Your self-titled release from May 2013 features vocals for the first time as well as more cohesive song-structures. What leads you in that direction?

We continue to perform all-instrumentally. We rehearse in Ben’s apartment. We record everything. Eventually Ben puts a vocal overdub on one or two of the demo recordings. This occurs very naturally, without much conversation. Slowly the songs that appear on our first album (s/t cassette) begin to take shape. We discover we have an incredible intuitive prowess when performing with one another. We decide to allow our songs to breathe with this “openness,” while strictly trying to make everything we do sound neatly planned out — even if it isn’t!! The Yamaha MT8X continues to perform a large role. We start recording our debut in the summer of 2012 on the MT8X, in our rehearsal space on Geary Ave. We record live off the floor to try to capture our live sound/dynamic. The recordings, although varying in fidelity, come about very organically with half the album recorded in a single session on July 10. Soon we find ourselves ready to put vocals on several of the tracks.

Let there be bass…

Enter Ian McPhedran, brilliant musician, engineer, electronics wizard, intellect, and my then bandmate in the now defunct band Ostrich Tuning… In September, Ian begins to meticulously transfer our analogue recordings to the digital realm. He records our vocals in his living room. Songs are sounding great but still missing that low-end… Without much thought, Nick picks up the Ian’s bass. Records an overdub on one of the tunes. NOW its sounds complete! So I dub Nick both Sly AND Robbie and he records bass tracks for the entire record.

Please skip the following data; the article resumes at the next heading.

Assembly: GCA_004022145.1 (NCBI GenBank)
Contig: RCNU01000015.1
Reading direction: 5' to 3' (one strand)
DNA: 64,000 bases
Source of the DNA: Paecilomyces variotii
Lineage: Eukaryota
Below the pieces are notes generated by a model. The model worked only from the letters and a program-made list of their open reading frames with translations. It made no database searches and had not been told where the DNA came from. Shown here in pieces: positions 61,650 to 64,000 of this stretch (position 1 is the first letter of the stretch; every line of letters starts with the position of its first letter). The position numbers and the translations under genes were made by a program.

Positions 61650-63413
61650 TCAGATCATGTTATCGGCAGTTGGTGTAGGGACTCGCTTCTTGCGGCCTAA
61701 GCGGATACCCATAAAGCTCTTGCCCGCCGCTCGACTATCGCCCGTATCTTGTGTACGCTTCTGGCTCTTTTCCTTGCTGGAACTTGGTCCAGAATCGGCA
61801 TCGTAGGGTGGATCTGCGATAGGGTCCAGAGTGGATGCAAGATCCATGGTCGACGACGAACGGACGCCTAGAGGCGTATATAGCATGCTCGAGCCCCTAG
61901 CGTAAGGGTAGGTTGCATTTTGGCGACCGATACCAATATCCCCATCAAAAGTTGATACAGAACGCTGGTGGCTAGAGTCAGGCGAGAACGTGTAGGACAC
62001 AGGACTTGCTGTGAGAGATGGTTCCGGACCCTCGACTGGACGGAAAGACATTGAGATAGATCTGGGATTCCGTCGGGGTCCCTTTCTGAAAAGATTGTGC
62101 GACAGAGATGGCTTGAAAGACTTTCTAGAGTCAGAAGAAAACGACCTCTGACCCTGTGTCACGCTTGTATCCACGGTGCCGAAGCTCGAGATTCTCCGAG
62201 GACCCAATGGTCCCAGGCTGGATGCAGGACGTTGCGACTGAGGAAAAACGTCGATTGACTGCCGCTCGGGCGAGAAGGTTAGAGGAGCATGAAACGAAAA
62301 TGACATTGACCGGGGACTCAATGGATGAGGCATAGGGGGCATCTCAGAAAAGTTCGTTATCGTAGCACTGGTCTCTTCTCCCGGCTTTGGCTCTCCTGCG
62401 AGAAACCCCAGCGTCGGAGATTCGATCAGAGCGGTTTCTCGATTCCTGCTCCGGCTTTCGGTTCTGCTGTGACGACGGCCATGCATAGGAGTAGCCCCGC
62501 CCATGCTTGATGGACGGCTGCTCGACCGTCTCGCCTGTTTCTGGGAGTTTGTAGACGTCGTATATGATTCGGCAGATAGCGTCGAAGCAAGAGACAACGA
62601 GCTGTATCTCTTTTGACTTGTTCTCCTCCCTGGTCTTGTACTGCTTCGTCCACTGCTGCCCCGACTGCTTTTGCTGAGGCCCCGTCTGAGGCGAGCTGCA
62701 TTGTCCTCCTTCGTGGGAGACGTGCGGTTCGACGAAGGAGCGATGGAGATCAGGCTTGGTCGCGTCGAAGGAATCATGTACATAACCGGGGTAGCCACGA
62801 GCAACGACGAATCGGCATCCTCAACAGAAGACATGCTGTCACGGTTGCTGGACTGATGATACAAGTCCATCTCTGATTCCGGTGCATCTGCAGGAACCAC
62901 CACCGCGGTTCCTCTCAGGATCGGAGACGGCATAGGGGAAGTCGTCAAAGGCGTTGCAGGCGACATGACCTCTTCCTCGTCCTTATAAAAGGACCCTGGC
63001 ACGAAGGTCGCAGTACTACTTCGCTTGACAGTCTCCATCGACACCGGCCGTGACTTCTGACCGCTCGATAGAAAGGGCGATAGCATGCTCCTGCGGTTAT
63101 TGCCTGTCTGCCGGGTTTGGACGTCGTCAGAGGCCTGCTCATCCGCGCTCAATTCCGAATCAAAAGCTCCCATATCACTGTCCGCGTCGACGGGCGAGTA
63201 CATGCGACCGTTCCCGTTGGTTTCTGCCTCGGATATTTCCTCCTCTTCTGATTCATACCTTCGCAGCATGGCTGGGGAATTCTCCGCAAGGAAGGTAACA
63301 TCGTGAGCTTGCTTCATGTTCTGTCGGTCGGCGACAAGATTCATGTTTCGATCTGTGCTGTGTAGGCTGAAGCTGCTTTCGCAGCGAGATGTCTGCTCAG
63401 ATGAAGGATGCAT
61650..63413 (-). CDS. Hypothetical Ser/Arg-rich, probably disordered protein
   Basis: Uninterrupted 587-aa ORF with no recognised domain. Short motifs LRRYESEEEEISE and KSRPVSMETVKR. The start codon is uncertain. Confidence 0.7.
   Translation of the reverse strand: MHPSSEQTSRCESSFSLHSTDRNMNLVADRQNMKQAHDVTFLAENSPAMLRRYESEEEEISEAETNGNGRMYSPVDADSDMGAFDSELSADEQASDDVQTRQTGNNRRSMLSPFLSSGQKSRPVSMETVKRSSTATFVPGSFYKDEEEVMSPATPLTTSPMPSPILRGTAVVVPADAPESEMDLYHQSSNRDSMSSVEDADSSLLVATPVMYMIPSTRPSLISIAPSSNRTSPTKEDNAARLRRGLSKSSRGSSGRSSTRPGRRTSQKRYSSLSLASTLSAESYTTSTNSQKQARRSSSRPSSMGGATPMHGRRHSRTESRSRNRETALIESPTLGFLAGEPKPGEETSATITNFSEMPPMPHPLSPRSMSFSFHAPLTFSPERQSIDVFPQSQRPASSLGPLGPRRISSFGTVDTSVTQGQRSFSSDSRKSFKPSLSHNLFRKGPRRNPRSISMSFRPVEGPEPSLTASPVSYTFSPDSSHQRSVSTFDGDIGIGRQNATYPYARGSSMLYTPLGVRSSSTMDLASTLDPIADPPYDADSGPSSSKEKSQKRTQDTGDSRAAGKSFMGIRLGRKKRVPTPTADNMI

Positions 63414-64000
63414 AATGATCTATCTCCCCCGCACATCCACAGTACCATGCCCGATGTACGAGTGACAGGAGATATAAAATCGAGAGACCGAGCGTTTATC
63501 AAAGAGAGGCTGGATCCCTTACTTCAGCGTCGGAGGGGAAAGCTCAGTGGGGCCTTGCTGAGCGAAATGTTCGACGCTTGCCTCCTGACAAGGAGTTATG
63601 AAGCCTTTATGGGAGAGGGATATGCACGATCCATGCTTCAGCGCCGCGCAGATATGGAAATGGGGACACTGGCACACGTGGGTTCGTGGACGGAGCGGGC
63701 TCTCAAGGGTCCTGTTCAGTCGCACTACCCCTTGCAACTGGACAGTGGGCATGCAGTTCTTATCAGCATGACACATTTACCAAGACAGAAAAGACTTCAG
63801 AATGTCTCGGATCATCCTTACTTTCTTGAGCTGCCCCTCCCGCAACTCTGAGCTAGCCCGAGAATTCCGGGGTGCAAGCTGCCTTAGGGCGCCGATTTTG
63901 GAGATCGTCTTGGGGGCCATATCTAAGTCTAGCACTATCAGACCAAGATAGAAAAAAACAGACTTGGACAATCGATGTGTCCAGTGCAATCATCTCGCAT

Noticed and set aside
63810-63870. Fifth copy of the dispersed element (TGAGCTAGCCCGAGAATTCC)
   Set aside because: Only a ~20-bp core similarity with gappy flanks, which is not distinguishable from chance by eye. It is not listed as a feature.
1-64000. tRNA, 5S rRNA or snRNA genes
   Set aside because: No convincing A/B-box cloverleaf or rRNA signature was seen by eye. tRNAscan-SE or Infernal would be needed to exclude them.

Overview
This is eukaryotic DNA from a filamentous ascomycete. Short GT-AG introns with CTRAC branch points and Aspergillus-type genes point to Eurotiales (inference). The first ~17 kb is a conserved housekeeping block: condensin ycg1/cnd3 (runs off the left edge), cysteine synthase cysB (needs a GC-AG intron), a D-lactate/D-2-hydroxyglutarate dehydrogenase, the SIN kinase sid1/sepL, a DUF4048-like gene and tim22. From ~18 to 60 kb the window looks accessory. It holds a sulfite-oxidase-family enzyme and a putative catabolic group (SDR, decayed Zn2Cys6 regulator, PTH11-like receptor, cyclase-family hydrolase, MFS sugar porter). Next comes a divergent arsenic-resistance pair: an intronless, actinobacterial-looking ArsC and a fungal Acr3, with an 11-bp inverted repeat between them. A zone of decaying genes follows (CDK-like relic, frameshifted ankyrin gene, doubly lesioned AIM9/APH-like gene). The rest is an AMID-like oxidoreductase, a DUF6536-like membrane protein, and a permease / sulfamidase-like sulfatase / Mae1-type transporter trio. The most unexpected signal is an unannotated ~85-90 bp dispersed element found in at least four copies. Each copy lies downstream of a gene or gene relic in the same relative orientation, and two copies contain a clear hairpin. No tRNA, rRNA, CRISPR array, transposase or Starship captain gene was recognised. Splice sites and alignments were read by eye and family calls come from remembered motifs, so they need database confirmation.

Between your self-titled cassette and February’s upcoming Incantations, the sound evolves…

Although we all write individually, Mimico’s songs are always conceived by the three of us, in the same room at the same time. Nobody brings in a song or a riff. In this band, we only riff together. So with Nick technically becoming Mimico’s bassist, he goes out and buys a bass and at practice begins to divide his time between the two instruments. This drastically changes the sound of our material. We begin to rely more upon our electronics (drum machines/sequencer) and this takes us into new territory. I begin to sing more. Ben’s lyrics are coming into their own, creating even more of a science fiction, dark futuristic, cyberpunk backdrop. While my lyrics seem to be more personal…More like the victim of the landscape created in Ben’s “Fate Screen.” Or his character “Lester,” in the song “Incantation.”

Incantations is sharper [than our debut]. More direct. It’s scary there, but love exists there. Mimico are best friends. We love each other very much. We’re family. And that’s gotta play a role. Still, we’re on our own out there.

How does Mimico fit into Toronto’s music scene?

I don’t know how we relate to other Toronto bands. There’s an incredible amount of talented bands in Toronto and Toronto region right now… It’s kind of staggering really. We’re really on our own path finally in the fact we can do what we want and Toronto continues to listen with open ears… A lot of really cool, open individuals here in Toronto and I think we’re poised to explode as a city.

— “Interview” by Po Karim